There was another reason Moore’s decision might not have been misguided: Though he might be outbid for their services this winter, Moore is not certain that all of his impending free agents—or even most of them—will be playing for somebody else next spring. When the Royals hired Moore in 2006, he arrived with a strong idea of the type of organization he hoped to build—one based on morals and selflessness. “We want our coaches, our staff members, our scouts to treat players like they’d want their own children treated,” says assistant G.M. J.J. Picollo.

That principle might sound hokey, but in a world in which employees, and not just ballplayers, are increasingly valued only for the metrics they produce it has often generated a loyalty between players and club that has had real results. Consider the a phenomenon that is often discussed in baseball but rarely seen in practice: the hometown discount. 

Duffy, now 28, stunned the industry by signing a five-year, $65 million extension last winter—“There’s just no way I could think of wearing another jersey,” he said—just a year before he was due to reach a free agency in which he might have commanded even more. 

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He wasn’t the first Royal to agree to a financial transaction with the club that befuddled outsiders. In 2011, injured pitcher Gil Meche told Moore that he couldn’t accept the $12 million he was owed on the final year of his contract,. Salvador Perez, an All-Star catcher in each of the past five seasons, has twice agreed to sub-market five-year contract extensions that will compensate him less than $60 million over that decade, rather than test the free agent waters. Leftfielder Alex Gordon did reach free agency two winters ago, only to reject better offers to return to the Royals for $72 million over four years.

Cain, Hosmer and Moustakas—currently three of the club’s four WAR leaders—might follow their predecessors’ lead, or they might not. “We genuinely wish our players the very best, and their families,” Moore said. “Whatever they think is in their best interest, that’s what we want. That’s not going to change. And at the end of the day, we’ll see what happens.”

Even if they do leave, the Royals aren’t necessarily doomed. Their farm system appears thin, but they have proven adept at developing unheralded minor leaguers into star-level contributors. Take second baseman Whit Merrifield, who is currently batting .284 with 17 homers and 27 steals in his first full season, or even Cain himself, who was never a top-100 prospect but has become an All-Star and was the MVP of the 2014 ALCS.  And they retain at least one piece who fits the profile of a player for whom trade partners might actually pay up: fireballing closer Kelvin Herrera, who won’t become a free agent until after next season.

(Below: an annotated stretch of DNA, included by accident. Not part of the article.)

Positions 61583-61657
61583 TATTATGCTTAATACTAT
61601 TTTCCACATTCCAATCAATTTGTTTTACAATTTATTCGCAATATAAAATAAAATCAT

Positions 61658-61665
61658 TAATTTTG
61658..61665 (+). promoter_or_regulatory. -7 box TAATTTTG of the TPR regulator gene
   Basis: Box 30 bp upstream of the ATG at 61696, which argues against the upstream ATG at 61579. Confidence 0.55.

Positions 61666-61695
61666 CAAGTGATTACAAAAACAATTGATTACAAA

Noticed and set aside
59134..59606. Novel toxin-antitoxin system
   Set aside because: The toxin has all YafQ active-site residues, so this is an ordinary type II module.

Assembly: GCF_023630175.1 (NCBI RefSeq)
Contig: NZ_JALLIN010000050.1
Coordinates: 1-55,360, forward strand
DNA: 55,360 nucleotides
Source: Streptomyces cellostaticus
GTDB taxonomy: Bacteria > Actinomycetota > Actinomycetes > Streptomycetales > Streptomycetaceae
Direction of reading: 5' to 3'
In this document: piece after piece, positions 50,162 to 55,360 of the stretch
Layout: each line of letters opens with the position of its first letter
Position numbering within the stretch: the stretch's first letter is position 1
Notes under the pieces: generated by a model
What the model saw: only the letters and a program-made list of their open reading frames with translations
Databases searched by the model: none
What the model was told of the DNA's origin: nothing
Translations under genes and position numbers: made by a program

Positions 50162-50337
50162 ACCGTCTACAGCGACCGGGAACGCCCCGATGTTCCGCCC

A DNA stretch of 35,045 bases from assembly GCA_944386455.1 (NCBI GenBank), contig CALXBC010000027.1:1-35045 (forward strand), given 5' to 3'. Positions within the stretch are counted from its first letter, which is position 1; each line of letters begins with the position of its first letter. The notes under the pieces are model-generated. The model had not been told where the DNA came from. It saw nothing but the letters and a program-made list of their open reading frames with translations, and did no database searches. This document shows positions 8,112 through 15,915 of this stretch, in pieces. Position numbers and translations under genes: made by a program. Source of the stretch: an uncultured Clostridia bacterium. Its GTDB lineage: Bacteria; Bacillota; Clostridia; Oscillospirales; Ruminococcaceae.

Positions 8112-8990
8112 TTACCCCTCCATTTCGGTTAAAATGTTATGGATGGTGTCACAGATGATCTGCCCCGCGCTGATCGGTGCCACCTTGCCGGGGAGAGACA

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Finally, there is this: Despite their dispiriting recent play, the Royals’ immediate playoff hopes aren’t dead, not in the war of attrition that is this year’s AL wild card race. Even with all the traffic ahead of them, they remain just 2 1/2 games out, and only one of their remaining 20 contests—a Sept. 25 makeup game the wild-card leading Yankees in New York—comes against an opponent that has not already given up on its season or that might be unmotivated with its own playoff positions locked up (the Indians and Diamondbacks). “The fact that they won together, the fact that we understand the vitality of this team, of course we would give them the benefit of the doubt and not abandon the process,” Moore said in August.

The Royals’ process, of course, has never resembled that of any other club. They wouldn’t have risen to topple rivals with pockets several times deeper than their own if it had. Now, after the sell-off that wasn’t, only one thing is certain: If they continue to contend, not just this season but in the several to follow, it will be due to methods that are entirely their own.